Thought is powerless except it makes something outside of itself: the thought which conquers the world is not contemplative but active. And it is this that I am asking you to worship today.The ideas that he presented in this address he developed further and this became the lecture On Some of the Conditions of Mental Development given to the Royal Institution in 1868 when he was only 23 years old. In the lecture he tried to explain how scientific discovery comes about:-
There is no scientific discoverer, no poet, no painter, no musician, who will not tell you that he found ready made his discovery or poem or picture - that it came to him from outside, and that he did not consciously create it from within.Frederick Pollock, one of his undergraduate friends, gives further details of Clifford's time as an undergraduate in his Introduction to Clifford's Lectures and Essays. See THIS LINK.
In 1870 Clifford was part of the English Eclipse Expedition which sailed to Italy to obtain scientific data from an eclipse. He had the unfortunate experience of being shipwrecked near Sicily, but he was fortunate to survive. For a detailed description of this Expedition, and particularly Clifford's contributions, see THIS LINK.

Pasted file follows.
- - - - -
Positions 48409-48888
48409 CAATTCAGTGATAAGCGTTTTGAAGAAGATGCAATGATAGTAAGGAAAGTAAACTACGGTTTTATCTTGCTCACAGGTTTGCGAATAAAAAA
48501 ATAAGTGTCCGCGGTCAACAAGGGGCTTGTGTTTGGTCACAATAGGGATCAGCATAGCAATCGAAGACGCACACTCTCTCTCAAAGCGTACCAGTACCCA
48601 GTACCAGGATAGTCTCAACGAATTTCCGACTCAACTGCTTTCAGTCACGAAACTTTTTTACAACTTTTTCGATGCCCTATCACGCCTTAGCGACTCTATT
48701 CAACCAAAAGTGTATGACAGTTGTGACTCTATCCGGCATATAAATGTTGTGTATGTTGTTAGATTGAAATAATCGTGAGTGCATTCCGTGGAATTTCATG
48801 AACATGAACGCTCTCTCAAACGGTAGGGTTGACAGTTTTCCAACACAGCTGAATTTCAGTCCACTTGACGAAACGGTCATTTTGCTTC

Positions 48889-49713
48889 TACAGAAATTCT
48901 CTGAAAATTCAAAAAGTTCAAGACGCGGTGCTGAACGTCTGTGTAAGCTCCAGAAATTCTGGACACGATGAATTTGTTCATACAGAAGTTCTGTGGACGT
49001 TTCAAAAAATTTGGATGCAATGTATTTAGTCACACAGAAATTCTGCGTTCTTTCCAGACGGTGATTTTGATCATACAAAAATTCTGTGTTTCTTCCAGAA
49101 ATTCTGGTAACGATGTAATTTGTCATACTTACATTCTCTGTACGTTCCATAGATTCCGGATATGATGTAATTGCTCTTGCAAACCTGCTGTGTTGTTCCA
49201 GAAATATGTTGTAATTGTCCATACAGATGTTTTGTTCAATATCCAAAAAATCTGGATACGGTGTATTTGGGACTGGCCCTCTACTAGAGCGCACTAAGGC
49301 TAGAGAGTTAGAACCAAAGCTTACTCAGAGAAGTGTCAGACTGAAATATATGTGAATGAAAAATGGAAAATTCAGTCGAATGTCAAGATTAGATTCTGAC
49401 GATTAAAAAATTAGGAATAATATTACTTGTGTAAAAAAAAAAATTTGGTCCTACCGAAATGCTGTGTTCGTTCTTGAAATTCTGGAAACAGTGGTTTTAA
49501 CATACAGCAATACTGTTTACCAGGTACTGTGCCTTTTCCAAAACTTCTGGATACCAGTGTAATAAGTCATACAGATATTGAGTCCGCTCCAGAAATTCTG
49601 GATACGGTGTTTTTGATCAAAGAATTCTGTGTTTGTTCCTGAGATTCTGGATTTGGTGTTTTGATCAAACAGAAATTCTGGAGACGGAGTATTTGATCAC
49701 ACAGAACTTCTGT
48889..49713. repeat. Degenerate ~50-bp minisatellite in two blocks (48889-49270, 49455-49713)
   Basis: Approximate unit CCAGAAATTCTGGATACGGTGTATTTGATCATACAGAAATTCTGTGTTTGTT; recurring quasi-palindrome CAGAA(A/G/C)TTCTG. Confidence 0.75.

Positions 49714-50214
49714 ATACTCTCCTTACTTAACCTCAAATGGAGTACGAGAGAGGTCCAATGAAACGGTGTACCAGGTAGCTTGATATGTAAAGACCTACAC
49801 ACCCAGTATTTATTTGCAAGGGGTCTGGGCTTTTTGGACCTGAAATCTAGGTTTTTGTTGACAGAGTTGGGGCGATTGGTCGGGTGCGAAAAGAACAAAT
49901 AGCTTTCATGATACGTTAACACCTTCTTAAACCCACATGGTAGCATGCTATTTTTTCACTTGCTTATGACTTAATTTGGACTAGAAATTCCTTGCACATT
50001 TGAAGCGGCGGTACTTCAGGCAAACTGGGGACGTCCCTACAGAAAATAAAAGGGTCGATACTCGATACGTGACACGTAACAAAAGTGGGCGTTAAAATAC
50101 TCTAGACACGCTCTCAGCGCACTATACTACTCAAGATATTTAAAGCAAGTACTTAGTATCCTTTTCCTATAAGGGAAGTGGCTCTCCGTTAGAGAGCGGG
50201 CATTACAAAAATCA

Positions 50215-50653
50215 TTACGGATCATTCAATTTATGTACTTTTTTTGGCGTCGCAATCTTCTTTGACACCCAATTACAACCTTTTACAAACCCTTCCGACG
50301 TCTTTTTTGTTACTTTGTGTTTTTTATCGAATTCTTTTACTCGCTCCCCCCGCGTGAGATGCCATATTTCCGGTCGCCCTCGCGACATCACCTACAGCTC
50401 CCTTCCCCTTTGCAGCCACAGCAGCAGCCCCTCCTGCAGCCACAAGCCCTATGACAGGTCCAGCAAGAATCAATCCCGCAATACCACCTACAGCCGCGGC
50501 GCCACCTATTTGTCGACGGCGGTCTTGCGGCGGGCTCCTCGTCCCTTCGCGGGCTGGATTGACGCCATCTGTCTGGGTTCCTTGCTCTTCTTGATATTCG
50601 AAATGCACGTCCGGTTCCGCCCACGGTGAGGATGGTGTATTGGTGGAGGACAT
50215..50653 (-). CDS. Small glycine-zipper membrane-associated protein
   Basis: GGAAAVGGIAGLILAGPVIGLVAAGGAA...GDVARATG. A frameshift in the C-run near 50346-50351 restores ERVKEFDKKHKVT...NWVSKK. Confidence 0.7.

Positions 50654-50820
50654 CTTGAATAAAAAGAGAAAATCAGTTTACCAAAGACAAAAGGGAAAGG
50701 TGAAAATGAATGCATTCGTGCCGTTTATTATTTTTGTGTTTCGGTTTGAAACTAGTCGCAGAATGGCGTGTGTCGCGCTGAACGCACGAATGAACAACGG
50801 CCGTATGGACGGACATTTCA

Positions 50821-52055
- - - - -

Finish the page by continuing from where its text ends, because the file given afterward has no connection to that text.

In 1871 Clifford was appointed to the chair of Mathematics and Mechanics at University College, London. We note that, given the fact that he had turned against Christianity, University College was the ideal place for him since, unlike Cambridge, University College did not require any religious commitment. In 1874 he was elected a Fellow of the Royal Society. He was also an enthusiastic member of the London Mathematical Society which held its meetings at University College. The year 1874 was the one in which he met Sophia Lucy Jane Lane (2 August 1846-21 April 1929), the daughter of John Lane. They were married on 7 April 1875 and lived in a modest home on Colville Road, London. The philosopher Edward Clodd wrote in his book Memories:-
At the Clifford's you were sure to meet someone worth the knowing. There was no Smart Set to fill their empty time and waste yours in inane gossip; no prigs to irritate you with their affectation; no pedants to bore you with their academic vagueness, but just a company of men and women who wanted to meet one another and have a full and free talk.William and Lucy Clifford had two daughters, Ellen Clifford and Alice Margaret Clifford. After Clifford's death, Lucy went on to write ten novels, seven collections of short stories and many plays and articles. The novels were controversial but most sold well. Her first novel Mrs Keith's Crime was voted book of the year in 1885.
Let us now look briefly at Clifford's mathematical contributions. Despite his short life - he died aged 33 - he wrote around 50 papers. Influenced by the work of Riemann and Lobachevsky, Clifford studied non-euclidean geometry. In 1870 he wrote On the space theory of matter in which he argued that energy and matter are simply different types of curvature of space. In this work he presents ideas which were to form a fundamental role in Einstein's general theory of relativity. However, he only pointed out that such an approach was possible but he did not carry the project as far as working out details. Also in unpublished notes he described the importance of connecting apparently unrelated phenomena (see ):-